Readers familiar with ELCA pastor Heidi Neumark’s previous memoir, Breathing Space, know that her ministry has carried her into the heart of the paradox of Lutheran faith, to the extremes of profound, abiding grace and heart-wrenching sin. It is here at the intersection that questions of identity and faith are brought into sharp relief, and Neumark’s talent at investigating their contours is evident in her latest endeavor, Hidden Inheritance.
 The book begins (as books often do now) with a Google search. One night, while researching online, Neumark’s daughter uncovered startling news. Contrary to all the elder Neumark knew about her father’s family, Rev. Neumark did not descend from a long line of German Lutherans but rather from a long line of German Jews. While she might have been inclined before to look for other Lutheran pastors among her forebears, “[i]t wouldn’t have occurred to [her] that [she] should have been searching for rabbis instead,” (24). Indeed, the search that unfolds over the next 204 pages reveals at least two rabbis and several prominent Jewish leaders among her ancestry.
 Driven by the “perplexing and painful knowledge” of all her father kept from her and her mother, Neumark journeys from New York to Germany and, ultimately to Terezín, Czech Republic, home of the Theresienstadt concentration , where her grandfather spent his final days. Neumark invites readers to accompany her on the journey and to ponder her reflections on identity, faith and history. The book is part-travelogue, part-history, part-spiritual memoir, and in all senses showcases Neumark’s deft ability to articulate a contextual Lutheran theology that is equal parts empowering and challenging.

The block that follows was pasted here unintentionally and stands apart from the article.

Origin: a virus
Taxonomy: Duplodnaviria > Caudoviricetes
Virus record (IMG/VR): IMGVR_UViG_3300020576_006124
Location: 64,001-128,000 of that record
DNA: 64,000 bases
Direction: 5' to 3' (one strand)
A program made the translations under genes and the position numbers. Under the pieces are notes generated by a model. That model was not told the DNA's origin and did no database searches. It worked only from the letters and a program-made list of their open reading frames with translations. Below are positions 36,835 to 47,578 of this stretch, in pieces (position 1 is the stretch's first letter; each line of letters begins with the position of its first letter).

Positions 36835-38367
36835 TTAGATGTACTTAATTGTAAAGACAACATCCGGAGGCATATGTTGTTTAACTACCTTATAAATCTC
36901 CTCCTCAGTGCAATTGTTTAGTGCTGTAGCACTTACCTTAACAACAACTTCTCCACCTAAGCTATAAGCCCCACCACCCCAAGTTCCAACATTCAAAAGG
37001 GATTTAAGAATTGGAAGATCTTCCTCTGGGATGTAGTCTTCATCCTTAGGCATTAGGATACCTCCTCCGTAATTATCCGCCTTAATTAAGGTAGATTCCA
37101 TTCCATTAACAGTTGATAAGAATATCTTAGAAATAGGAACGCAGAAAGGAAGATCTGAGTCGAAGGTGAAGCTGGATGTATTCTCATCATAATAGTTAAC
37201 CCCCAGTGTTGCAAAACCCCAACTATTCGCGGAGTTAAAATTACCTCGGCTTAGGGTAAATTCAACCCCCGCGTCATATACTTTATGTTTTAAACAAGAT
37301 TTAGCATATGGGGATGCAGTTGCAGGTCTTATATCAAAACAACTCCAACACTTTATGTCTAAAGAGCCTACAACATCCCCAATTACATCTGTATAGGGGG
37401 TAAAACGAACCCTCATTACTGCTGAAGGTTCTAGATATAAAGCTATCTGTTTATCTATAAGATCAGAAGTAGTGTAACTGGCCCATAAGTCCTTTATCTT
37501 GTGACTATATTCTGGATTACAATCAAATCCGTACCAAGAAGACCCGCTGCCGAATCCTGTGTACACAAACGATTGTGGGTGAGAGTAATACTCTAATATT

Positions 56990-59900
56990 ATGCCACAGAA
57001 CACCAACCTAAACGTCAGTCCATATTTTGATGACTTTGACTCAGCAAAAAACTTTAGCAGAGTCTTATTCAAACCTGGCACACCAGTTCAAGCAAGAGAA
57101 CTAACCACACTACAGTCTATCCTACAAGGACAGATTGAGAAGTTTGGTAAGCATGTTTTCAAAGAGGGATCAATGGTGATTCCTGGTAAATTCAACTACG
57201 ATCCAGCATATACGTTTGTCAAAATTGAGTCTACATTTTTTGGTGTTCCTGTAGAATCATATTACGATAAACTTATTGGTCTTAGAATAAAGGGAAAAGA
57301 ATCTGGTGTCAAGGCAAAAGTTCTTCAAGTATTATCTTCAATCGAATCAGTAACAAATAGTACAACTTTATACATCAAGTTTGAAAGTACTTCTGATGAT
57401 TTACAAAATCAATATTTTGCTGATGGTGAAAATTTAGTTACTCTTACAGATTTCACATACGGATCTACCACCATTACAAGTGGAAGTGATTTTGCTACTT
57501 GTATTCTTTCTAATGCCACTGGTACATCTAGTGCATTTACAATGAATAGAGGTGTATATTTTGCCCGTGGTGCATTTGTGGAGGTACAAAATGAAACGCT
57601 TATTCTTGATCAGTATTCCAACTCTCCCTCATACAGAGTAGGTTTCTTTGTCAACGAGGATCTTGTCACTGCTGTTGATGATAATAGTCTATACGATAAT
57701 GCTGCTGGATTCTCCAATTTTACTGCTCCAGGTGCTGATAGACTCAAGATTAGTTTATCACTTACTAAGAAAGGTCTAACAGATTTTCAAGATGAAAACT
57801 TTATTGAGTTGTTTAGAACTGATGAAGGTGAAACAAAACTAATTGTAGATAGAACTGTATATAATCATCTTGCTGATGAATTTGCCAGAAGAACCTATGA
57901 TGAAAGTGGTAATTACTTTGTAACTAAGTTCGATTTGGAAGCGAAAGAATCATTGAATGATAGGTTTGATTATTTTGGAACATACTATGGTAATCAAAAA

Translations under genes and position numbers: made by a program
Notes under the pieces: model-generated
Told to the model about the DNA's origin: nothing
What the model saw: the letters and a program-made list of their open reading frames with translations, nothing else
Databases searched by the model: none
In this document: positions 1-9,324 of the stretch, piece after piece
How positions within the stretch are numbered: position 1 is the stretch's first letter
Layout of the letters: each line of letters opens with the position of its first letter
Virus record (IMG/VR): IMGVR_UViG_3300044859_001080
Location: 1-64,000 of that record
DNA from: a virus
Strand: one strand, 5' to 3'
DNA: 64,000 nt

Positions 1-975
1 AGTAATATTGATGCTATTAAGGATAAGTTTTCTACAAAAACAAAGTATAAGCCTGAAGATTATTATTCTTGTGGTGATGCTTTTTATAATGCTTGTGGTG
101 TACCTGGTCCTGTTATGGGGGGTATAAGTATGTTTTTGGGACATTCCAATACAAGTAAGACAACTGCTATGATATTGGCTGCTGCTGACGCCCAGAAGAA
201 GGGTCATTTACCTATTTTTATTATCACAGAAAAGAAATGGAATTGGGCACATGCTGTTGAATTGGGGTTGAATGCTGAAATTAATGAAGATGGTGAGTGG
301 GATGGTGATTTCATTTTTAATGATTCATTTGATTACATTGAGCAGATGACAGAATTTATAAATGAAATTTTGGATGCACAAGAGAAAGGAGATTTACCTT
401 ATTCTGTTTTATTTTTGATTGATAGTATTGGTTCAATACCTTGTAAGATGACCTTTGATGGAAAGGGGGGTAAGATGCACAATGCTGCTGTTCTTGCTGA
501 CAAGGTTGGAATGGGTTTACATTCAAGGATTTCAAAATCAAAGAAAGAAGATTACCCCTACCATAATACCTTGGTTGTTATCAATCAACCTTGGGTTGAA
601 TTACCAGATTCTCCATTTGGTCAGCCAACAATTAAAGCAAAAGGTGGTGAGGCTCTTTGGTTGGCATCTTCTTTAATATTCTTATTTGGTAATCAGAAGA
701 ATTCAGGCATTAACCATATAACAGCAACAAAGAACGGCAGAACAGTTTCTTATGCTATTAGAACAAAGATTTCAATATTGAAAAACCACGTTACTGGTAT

The book is reminiscent of similar memoirs, like Helen Fremont’s After Long Silence or Bliss Broyard’s One Drop, which document searches for meaning and identity in the midst of family secrets. Unlike these other treatments, however, Neumark interrogates her distinctive identity as a leader in a religious community that so often was a source of sorrow rather than comfort for Jews. She is unafraid to look squarely at the role Christians played in the Shoah[i] and in the larger history of Jewish suffering. Her delineation of Christian contributions to the Shoah in the third chapter describes a bishop whose theology, by his own admission, was “derived from the National Socialist ideology” (103), efforts by the Eisenbach Institute to write Jews out of Christian history, and even the Confessing Church’s “limited and flawed” approach to the Nazi agenda, an approach Neumark criticizes for failing to address “the slaughter of Jews” (109). Pointedly, she wrestles with the question, “How can I embrace a faith as life-giving when it has crushed out so much life?” (76).
 Neumark’s experiences in ministry among LGBTQ youth lends her an interesting perspective on this question, since it has been, to some extent, a question that has pervaded her ministry. The poignancy of Neumark’s own quest for religious identity is deepened by her juxtaposition of her struggle alongside the struggles her friends and neighbors face each day in 21st Century America, where religion continues to paradoxically offer both acceptance and sometimes violent rejection.
 Perhaps the most profound parts of the book are the author’s excurses on the sacraments. Neumark visits St. Mary’s cathedral in Lübeck, where her father was baptized after his family left their hometown of Wittmund. At the time, baptism of Jewish children was “more an act of assimilation than an act of faith” (61), an act that was declared invalid in December 1941 when St. Mary’s was draped in Nazi flags. The site provides occasion for Neumark’s penetrating self-analysis of her own role as a pastor who has performed hundreds of baptisms: “The deep hollow of St. Mary’s bronze font has opened a hole in my heart – and in the heart of my theology” (62). What does it mean for a Lutheran pastor to consider that baptism, in so many cases, might be “a sin, in and of itself” (67)? Indeed, baptism of Jewish children provided justification for the Catholic Church in the 1940s to approve what amounts to abduction of baptized children from their parents. Far from a moment of welcome and renewal, “[her] father’s baptism was a moment of alienation and unrecorded dismemberment” from his Jewish heritage, and eventually, from Neumark’s own (68).